We’ve all enjoyed films before. From heart-wrenching romances to action-packed stunt sequences to beautifully crafted stories. But how often do we consider the full extent of the efforts put into making these stories come to life? Why do these movies have such huge budgets? How many people does it even take to make a movie? What are all the components of a great movie? These are just some of the questions that the students of CMRNPUC had answered in the well informed and eye-opening workshop on filmmaking by Prof.Farooq Ahmed on 24th August 2020.
Before we were introduced to the more technical aspects of filmmaking, He broke down some of the fundamentals of the film: it’s the importance and a brief history of the visual art in India. This included the discussion of the first Indian film, ‘Raja Harishchandra’ (1913). A silent movie directed by Dadasaheb Phalke that utilized the now estranged intertitles in the languages English, Marathi, and Hindi. He further explored various styles of the film: Narrative, Documentary, and Parallel Cinema. Narrative films could consecutively be divided based on multiple genres.
With the basics set, Prof. Ahmed gave us a glance into the technicalities of cinema deconstructed into three main parts:
- Production and
Pre-Production is the segue from captivating storytelling to captivating visual storytelling. The classic ways to tell a story, he explained, followed this simple story formula:
The story centers around a hero who is faced with a difficult adventure or problem. He/she is trying to accomplish something and then eventually, he/she overcomes the adversity he/she was facing.
A conventional method of story construction that many stick to, while others attempt to strike their path. By analyzing the differences between two visual storytelling styles, silent films, and films with dialogues, he brings us to the next aspect of pre-production: Screenwriting.
Giving us insight into the process through a small participatory activity, we are then introduced to the next steps including creating a storyboard that is a shot by the shot layout of what the film will look like on-screen. Followed by budgeting, location hunt, and hiring of the cast and crew.
The Next stop on the movie-making journey is Production! This is when the film is shot and the stage where the actors are involved. Shooting a scene, however, isn’t a black and white endeavor (pun intended). Contrary to how it may seem due to the widespread popularity of actors, they are not the most important part of the creation of a film.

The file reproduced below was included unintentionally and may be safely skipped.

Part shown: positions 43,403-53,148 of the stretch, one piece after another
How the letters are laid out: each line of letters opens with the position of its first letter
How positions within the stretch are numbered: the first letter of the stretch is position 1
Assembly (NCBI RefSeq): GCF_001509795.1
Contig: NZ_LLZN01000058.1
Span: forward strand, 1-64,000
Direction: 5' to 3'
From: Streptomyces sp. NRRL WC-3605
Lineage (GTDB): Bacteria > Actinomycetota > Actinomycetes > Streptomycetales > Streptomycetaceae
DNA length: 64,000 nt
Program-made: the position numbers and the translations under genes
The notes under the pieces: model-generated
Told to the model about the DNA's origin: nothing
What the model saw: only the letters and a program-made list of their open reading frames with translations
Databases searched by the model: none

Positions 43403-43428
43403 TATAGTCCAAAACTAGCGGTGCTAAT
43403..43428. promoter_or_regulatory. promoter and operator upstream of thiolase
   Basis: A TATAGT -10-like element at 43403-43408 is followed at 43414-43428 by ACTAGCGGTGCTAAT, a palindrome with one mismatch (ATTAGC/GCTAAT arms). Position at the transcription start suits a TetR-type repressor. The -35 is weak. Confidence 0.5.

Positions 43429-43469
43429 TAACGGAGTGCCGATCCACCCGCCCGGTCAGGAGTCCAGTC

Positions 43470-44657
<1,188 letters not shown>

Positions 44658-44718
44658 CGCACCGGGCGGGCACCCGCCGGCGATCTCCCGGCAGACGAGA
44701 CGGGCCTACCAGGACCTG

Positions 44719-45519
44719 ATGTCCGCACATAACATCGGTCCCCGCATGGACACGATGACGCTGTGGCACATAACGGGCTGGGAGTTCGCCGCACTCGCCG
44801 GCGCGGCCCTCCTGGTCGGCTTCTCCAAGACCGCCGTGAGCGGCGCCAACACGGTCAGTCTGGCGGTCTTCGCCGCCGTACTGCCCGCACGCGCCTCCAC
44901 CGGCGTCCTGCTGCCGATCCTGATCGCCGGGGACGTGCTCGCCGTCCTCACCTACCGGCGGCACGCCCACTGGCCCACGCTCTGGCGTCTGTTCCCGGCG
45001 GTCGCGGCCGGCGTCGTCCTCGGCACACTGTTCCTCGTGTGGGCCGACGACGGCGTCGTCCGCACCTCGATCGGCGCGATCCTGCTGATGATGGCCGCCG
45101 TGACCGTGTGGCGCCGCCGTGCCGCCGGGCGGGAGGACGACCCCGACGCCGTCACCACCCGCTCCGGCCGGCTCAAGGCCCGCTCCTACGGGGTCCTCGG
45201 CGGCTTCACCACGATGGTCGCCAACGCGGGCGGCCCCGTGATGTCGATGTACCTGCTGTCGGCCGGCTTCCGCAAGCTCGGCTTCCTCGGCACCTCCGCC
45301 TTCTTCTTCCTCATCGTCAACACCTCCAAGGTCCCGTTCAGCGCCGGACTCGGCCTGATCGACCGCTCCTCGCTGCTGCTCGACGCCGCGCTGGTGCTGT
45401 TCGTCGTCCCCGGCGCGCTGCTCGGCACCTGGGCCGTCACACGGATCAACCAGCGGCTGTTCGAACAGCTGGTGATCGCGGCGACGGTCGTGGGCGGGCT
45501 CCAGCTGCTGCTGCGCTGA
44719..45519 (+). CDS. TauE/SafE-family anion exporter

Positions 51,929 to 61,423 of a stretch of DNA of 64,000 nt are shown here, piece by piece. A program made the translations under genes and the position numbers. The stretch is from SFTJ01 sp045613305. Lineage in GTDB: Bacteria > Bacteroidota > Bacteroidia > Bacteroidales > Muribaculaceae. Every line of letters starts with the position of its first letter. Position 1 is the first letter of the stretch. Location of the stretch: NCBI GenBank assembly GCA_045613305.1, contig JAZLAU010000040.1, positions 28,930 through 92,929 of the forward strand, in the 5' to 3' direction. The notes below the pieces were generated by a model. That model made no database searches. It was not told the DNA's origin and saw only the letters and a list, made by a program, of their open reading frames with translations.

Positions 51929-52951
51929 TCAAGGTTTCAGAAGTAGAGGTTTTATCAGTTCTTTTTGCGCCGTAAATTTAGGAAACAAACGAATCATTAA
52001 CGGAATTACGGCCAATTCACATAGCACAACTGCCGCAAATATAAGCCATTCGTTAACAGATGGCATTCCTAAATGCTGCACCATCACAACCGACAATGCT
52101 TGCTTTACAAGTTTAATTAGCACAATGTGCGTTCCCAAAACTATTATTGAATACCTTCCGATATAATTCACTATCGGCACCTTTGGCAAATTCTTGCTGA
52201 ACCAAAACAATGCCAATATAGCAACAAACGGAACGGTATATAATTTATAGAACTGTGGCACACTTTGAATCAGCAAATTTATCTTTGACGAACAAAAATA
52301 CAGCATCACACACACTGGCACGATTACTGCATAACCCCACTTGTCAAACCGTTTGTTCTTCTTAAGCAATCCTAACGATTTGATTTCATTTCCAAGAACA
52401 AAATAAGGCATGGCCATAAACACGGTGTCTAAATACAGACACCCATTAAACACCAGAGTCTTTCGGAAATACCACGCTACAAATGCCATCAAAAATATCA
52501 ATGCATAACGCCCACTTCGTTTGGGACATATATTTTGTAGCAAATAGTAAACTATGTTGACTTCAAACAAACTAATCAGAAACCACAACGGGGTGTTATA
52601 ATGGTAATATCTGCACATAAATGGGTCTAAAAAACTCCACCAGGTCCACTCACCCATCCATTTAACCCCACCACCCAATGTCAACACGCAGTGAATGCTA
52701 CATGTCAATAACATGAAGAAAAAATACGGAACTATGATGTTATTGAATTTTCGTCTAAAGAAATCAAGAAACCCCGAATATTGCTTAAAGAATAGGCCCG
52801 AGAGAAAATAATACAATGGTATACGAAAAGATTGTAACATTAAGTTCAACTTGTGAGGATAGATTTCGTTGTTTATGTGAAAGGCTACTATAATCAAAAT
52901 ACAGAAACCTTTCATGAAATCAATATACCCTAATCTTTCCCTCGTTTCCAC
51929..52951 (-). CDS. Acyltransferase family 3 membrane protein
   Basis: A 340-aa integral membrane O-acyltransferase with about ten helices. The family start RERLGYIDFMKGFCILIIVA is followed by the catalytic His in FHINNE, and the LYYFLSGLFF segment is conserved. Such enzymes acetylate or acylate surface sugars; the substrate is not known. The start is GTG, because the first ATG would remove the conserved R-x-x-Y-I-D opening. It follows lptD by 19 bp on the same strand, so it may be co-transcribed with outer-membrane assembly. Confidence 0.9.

The cast and crew include the director who runs the whole thing, the producer financing the project, side actors, editors, sound engineers, cinematographers, assistants for lighting and sound, make-up artists, set designers, costume designers and so many more! The successful completion of a film relies on the combined effort of all these individuals.
This stage of the making of the film involves the actors along with those operating the camera, lighting, and sound.
How a shot is captured can add a lot to the story. Cinematographers harbor a repository of different style shots and camera angles often integral to capturing the essence of the moment in the best manner possible. Including but not limited to:
- The Extreme Long Shot (ELS)
- The Long shot (LS)
- The Medium shot (MS)
- Close up (CU) and
- Extreme Close Up
- High Angle
- Low Angle
And the intriguing Dutch angle featuring a slight tilt of the x-axis to create a disruptive or abnormal feel to the scene.
The final stage with arguably the most movie magic is Post-Production. In this stage the scene VFX specialists color grade and edit individual scenes while sound engineers mix the audio and tracks with the dialogues dubbed by actors. The individual products are then stitched together by the editor to create the stunning final product. This process takes months and sometimes years and it has come a long way from linear editing by professionals. Now numerous software exists that can assist them in their nuanced endeavors of crafting realistic visual experiences.
Once the film is complete, it is distributed. Usually to theatres across the globe. However, now, more popularly, they are released on streaming platforms like Netflix, Amazon Prime, Disney+ Hot star, etc.
Now you know why there are so many names in the rolling
Sayanth Shajith (I PUC)